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with roosevelt's wish and nominated wallace. here she's accompanying fdr and guess who? sarah. and her oldest son jimmy roosevelt and his wife betsy, on a tour of a battleship pre-world war i. on a more substantial note, here she is addressing the national conference on the problems of negro youth in 1939 with aubrey williams who was head of the national youth administration and mary mccloud bassoon who was the highest ranking african-american woman in the roosevelt administration, an official of the national youth administration. did any of you by any chance participate in programs of the national youth administration? sometimes to talk to people who say, oh, yeah, this is how i got through high school 'cause this was a program to offer work study opportunities to students and let them stay in school
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during the tail end of the depression. and then the start of world war ii when it then changed into turning people to work in defense industries. we know that eleanor was very instrumental in setting this national youth administration up. and, in fact, fdr himself referred to it as the mrs. organization. and here she is at the camp in 1942 at a summer leadership training institute of the international student service. notice this is an integrated group. that was very rare for the day. unfortunately, we do not see joe lash in this picture. he was the general secretary of the international student service. but joe lash was the third person who i think was very instrumental in the way she transformed the role of first lady. joe lash was a jewish man, a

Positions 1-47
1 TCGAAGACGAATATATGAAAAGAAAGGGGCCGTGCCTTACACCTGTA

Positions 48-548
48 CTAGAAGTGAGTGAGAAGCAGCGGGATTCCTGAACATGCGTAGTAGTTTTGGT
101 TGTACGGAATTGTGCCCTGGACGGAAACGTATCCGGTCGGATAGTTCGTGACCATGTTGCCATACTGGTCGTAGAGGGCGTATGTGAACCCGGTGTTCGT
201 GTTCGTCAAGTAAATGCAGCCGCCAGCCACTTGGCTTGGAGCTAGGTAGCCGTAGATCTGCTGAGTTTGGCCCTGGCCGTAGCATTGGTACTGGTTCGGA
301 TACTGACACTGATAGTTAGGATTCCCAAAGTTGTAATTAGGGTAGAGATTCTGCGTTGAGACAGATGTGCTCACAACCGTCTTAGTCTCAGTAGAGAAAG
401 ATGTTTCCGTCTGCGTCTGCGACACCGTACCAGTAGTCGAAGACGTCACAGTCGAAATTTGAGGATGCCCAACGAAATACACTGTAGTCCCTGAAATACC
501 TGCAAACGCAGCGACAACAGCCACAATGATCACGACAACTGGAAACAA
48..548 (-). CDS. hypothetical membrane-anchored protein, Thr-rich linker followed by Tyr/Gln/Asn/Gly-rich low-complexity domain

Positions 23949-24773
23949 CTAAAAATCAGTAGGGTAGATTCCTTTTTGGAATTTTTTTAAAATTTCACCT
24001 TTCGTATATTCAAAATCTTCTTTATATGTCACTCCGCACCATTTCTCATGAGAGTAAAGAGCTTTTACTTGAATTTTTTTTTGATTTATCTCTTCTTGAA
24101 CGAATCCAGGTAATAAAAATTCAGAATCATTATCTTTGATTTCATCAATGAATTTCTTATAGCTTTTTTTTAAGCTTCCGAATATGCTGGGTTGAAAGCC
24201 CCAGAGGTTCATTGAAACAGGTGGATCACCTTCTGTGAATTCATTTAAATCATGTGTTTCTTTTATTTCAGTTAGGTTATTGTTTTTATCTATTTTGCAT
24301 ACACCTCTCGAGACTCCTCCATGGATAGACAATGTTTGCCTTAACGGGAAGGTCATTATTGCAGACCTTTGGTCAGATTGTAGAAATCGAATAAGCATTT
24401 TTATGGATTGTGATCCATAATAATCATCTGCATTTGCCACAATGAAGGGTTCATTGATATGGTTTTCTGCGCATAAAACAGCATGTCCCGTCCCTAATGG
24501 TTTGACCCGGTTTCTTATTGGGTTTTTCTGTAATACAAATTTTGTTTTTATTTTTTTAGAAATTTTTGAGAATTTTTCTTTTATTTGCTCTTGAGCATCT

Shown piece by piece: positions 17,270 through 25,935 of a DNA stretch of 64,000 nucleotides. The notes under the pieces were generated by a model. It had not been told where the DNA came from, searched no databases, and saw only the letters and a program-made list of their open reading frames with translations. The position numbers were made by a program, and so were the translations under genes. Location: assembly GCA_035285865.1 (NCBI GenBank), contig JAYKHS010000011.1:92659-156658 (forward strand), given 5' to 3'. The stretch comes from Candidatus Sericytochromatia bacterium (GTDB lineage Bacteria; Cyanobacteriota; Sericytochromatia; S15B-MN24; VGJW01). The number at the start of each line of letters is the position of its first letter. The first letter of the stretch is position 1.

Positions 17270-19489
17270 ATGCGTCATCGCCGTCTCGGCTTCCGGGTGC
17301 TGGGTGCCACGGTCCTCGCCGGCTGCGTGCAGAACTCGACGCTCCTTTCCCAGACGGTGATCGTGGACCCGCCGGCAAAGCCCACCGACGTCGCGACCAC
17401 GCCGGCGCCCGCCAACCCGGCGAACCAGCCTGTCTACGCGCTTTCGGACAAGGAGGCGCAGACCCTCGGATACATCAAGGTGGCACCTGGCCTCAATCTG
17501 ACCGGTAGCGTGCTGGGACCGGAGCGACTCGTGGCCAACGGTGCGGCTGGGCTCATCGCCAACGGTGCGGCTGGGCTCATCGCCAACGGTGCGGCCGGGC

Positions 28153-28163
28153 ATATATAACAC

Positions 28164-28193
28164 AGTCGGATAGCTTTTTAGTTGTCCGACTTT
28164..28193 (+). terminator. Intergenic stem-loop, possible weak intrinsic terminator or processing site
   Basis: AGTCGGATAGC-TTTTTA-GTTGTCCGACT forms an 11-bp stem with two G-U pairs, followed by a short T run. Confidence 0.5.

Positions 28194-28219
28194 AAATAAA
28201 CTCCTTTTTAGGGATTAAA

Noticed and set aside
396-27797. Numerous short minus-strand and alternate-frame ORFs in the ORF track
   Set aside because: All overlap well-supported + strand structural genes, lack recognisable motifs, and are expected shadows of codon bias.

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graduate of columbia university, an intellectual who was very involved in leftist student movements of the late 1930s. somehow he became one of her closest confidants after her relationship with hickon wan oo hickon which waned in the late 1930s. she attended the house of the un-american activities committee in which lash who played a leading and controversial role in these leftist youth organizations testified. lash first was a communist sympathizer but then he wrote with the communists and became a very strong anticommunist. lash said the two of them had a moral affinity. he introduced her to the machinations of communists